The main disadvantages to that approach are that the new Frankenstein element has no clear semantic meaning, and you are introducing a performance cost in order to manage the lifecycle, behaviours and events of the element in a non standard way. You are also tying yourself into a particular implementation that will likely not be compatible with other implementations. Custom Elements on the other hand have built in browser support for all those things so they can leverage the performance advantages that go with it, as well as not being dependent on any particular 3rd party implementation.

Custom Elements allow you to create new DOM elements which have their own tag names and can make direct use of the same DOM APIs as native elements do. They can be imported into any document and used wherever native elements can be, including any current (or future) libraries and frameworks. Best of all they are composable - you can use custom elements within custom elements within custom elements to build anything from simple presentation elements to whole applications. Custom Elements have both a declarative interface (using attributes) and an imperative one (using properties).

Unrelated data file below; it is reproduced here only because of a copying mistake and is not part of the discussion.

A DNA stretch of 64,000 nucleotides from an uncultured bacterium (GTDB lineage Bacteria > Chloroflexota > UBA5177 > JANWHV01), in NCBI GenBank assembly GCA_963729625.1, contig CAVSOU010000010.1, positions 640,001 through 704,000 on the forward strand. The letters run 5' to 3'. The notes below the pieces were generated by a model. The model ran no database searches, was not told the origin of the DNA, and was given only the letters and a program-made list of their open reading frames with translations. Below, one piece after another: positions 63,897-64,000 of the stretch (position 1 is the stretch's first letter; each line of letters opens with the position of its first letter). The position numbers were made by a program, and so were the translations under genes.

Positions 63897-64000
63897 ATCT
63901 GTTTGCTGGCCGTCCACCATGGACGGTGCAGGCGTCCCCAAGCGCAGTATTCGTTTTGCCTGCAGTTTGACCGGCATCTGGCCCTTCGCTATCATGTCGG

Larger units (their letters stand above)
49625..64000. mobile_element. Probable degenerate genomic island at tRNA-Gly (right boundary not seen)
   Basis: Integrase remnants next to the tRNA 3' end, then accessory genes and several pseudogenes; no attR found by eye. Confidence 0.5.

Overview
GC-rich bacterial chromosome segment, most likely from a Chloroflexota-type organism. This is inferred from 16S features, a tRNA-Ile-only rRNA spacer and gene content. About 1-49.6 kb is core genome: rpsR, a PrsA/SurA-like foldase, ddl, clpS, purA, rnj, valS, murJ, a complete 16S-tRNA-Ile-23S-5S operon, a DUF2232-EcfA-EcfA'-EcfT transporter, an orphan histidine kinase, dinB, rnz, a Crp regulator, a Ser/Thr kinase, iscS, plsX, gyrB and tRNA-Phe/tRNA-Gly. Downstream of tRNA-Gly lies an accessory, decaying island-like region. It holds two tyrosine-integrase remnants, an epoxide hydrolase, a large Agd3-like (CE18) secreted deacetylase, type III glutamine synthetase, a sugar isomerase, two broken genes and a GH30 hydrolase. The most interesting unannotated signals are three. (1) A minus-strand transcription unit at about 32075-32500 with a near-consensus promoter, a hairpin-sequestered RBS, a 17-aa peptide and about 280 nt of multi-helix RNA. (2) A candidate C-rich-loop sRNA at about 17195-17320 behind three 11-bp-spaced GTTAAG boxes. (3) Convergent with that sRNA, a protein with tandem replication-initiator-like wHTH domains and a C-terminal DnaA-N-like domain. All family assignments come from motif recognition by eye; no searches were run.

Custom Elements have wide browser support but be sure to look for guides and documentation to v1, not the previous v0 incarnation as they differ considerably. The Web Fundamentals site has a great v1 guide on Custom Elements.

<!-- our custom element tag, with an initial attribute value -->
<!-- custom elements must begin with a lower-case letter and contain a dash -->
<my-element nickname="Ada"></my-element>

<!-- a button to show a message from our element -->
<p><button id="show-message">Show message</button><p>

<!-- some forms to change our element's attribute or property -->
<form id="change-attr">
  <input name="newname" type="text" placeholder="New name">
  <button>Change by attribute</button>
</form>
<form id="change-prop">
  <input name="newname" type="text" placeholder="New name">
  <button>Change by property</button>
</form>

<!-- the template for our custom element -->
<template id="my-template">
  <h1>My First Custom Element</h1>
  <h2 id="nickname"></h2>
</template>

<script>